This project is based on the discovery of a specific cell population in the uterine cervix that the investigators propose to be the target of cancer causing human papillomaviruses (HPV) and the origin of cervical cancer. These cells are located at the squamo-columnar (S-C) junction of the cervix and their share attributes with preinvasive and invasive HPV-associated cervical neoplasms links support their role as progenitor cells. This project is designed to expand this investigation to accomplish three tasks. The first is to clarify the biologic differences of early cervical precancers with S-C junction specific attributes to better define the parameters that increase the empirical risk of eventually developing invasive cancer. Understanding these differences will permit a more precise classification of cervical precancers and reduce the likelihood of over-treatment and its reproductive sequelae. A related goal is to map the geography of these specialized S-C junction cells in the cervix to determine its influence on origin and successful removal of precancers. The second task is to grow these S-C junction cells in culture and determine both how they differentiate and if they express unique biomarkers relative to their surrounding cellular environment. Because the S-C junction is vulnerable to cancer causing HPV infections, these biomarkers could be exploited to devise novel therapies to selectively remove the S-C junction cells preemptively (for cancer prevention) via targeted therapy. The third task is to generate a transgenic animal model (mouse) in which a precise mimic of human cervical cancer could be generated at the S-C junction by introducing carcinogenic HPV-related oncogenes. Such models do not currently exist and their successful development could be an important advance in the creation of mouse models of human cervical cancer that could be used to test new therapeutics.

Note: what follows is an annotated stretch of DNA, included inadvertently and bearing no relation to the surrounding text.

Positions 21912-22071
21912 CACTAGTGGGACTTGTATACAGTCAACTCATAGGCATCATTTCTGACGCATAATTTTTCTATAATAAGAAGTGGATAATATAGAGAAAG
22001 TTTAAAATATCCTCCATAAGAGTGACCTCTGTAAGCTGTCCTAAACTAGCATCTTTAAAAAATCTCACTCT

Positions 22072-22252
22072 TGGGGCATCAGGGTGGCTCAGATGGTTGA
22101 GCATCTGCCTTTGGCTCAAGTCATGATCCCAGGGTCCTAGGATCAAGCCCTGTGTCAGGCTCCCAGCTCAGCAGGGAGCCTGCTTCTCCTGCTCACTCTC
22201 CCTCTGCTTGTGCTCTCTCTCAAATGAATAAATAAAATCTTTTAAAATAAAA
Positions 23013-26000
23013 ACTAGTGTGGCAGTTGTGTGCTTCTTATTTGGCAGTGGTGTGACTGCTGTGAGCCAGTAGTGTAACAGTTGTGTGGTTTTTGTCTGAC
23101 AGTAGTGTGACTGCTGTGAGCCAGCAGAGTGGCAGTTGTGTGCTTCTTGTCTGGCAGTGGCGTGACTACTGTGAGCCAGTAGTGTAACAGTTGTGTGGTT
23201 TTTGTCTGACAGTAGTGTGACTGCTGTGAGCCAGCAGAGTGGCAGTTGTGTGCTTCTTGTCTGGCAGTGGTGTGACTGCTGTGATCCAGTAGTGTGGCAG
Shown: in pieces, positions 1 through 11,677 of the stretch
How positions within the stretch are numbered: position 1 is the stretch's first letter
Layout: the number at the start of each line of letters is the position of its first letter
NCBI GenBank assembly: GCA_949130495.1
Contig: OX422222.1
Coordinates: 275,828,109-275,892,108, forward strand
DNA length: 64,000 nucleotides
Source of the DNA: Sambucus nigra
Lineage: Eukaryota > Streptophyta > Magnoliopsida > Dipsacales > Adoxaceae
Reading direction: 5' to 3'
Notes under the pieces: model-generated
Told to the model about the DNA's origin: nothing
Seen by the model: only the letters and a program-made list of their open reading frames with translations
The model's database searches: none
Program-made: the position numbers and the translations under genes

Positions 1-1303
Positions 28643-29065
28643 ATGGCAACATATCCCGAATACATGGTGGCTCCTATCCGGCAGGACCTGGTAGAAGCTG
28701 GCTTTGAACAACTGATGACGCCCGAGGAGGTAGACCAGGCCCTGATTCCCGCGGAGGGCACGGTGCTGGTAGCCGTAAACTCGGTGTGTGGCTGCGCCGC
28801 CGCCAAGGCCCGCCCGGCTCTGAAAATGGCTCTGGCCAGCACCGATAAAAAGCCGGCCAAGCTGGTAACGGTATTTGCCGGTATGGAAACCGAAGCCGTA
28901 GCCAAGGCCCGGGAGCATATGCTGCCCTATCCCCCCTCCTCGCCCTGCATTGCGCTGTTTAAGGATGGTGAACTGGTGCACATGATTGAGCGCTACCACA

Successful completion of this project will result in a major improvement in our ability to accurately determine which individuals with cervical precancers merit therapy and expand their treatment options. Moreover, new cell culture and, in particular, animal models of cervical cancer would provide important opportunities to test new therapies in a preclinical setting with a high relevance to human disease.
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